Antony Di Nardo
Antony Di Nardo is the author of six books of poetry, most recently, Forget-Sadness-Grass (Ronsdale Press, 2022). In addition to being a finalist for the CBC Poetry Prize, his work has won the Gwendolyn MacEwen Poetry Award for best suite of poems and was nominated for a National Magazine Award. Many of his poems appear in journals and anthologies across Canada and internationally, and have been translated into several languages. A former teacher of English and creative writing, he was born in Montreal and lives in Cobourg, Ontario.
Three poets converged on my psyche when I was but a pup and left an indelible impression: John Donne, because of his sweeping metaphysics and mastery of form; e.e. cummings, because of his playfulness with language and experimentation; Leonard Cohen, because of his emotional chutzpah and utter lack of sentimentality. As I grew into the art and craft of poetry, influential poets doubled in numbers, then tripled, and now are too numerous to list, although in my greying years giants like James Tate, Mary Ruefle, and Al Purdy continue to inform my work in different ways.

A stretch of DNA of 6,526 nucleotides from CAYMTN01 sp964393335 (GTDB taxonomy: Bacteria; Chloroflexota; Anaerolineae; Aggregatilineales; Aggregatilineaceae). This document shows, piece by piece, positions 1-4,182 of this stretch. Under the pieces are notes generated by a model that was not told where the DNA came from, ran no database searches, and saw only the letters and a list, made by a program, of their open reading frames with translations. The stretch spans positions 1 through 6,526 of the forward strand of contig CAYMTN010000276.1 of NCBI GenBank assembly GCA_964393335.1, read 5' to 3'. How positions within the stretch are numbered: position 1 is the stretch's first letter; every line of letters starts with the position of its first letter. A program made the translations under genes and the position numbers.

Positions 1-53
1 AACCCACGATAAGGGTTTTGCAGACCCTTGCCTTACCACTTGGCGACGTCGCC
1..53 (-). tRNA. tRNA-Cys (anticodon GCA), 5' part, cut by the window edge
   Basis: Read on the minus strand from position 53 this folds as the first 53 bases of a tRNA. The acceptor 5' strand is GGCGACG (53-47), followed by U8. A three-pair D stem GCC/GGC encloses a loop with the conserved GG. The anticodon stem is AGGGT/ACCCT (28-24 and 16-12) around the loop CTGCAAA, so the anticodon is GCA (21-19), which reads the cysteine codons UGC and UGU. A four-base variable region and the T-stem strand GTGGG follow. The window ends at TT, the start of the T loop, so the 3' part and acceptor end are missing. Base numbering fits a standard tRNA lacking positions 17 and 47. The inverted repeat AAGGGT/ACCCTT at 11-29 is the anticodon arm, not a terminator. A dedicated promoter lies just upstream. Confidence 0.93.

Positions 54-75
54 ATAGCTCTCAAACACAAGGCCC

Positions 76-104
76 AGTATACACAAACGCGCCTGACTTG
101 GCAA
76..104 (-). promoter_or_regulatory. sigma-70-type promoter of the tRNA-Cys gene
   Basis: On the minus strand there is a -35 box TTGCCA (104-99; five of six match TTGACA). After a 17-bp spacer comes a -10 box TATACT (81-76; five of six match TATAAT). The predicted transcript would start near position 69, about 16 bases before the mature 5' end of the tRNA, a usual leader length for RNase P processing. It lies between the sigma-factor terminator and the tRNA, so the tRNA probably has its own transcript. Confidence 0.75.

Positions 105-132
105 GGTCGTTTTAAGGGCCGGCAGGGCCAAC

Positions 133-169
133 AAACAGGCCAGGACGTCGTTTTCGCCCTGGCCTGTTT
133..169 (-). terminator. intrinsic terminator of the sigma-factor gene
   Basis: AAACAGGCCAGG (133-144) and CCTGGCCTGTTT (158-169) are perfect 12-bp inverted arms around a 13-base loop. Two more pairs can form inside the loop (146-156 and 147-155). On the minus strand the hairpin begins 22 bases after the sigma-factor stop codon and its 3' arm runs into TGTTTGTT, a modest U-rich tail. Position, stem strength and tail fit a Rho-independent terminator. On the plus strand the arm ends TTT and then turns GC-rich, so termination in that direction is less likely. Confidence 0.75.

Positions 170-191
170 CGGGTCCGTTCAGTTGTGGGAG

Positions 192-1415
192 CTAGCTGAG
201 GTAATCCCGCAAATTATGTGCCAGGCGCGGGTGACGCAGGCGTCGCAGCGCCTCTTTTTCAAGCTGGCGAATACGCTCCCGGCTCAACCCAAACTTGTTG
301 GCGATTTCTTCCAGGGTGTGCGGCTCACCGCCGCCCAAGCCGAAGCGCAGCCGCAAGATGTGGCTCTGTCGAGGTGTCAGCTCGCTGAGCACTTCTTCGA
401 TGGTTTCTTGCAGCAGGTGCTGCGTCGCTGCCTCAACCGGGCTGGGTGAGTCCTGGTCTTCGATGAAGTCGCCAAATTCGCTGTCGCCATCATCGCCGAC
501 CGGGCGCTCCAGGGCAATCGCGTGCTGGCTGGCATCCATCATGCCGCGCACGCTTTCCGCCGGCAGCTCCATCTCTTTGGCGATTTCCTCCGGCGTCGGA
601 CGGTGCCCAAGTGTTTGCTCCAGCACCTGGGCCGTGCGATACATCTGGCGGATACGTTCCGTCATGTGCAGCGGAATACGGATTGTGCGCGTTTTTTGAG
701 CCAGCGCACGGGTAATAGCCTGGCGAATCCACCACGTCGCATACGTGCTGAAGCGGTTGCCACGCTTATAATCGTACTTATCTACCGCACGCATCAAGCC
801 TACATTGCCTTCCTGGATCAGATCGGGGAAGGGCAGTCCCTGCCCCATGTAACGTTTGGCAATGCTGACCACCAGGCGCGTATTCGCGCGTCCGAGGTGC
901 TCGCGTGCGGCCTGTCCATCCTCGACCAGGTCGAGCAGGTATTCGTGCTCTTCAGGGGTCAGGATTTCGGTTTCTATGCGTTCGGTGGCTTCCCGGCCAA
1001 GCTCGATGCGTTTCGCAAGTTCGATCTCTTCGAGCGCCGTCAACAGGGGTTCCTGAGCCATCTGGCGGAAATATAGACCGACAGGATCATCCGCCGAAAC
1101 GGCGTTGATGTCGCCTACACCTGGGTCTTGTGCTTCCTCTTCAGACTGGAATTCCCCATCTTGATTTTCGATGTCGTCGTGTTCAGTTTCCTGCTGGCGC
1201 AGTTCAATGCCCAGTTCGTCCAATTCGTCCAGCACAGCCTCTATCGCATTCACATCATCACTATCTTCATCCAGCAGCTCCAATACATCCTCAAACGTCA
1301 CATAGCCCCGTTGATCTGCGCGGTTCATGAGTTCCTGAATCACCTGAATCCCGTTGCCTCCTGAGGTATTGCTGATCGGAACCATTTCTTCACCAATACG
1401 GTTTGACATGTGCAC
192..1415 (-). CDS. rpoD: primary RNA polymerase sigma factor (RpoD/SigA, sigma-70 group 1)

I’ve always been attracted to nature, as much as to the surreal and the absurd, and I believe that like any work of art, “a poem should not mean but be.” So much of what I write tends in that direction, creating a work that is defined by its own internal systems, that is inward looking as much as it relies on its external referents to be appreciated. Language has a built-in wow factor: words are not only signifiers for the seemingly-endless manifestations of the world, but they also come with integrated audio. Words make sounds, and, when I write, those sounds figure as much as the images in my broken lines.
Through Yonder Window Breaks, like my other books, bears testimony to both classical and contemporary influences. Some of these poems shatter glass into a million pieces, others, I believe, do such a fine job of cleaning windows that you can see right through them.
Find “Through Yonder Window Breaks” at: (click image)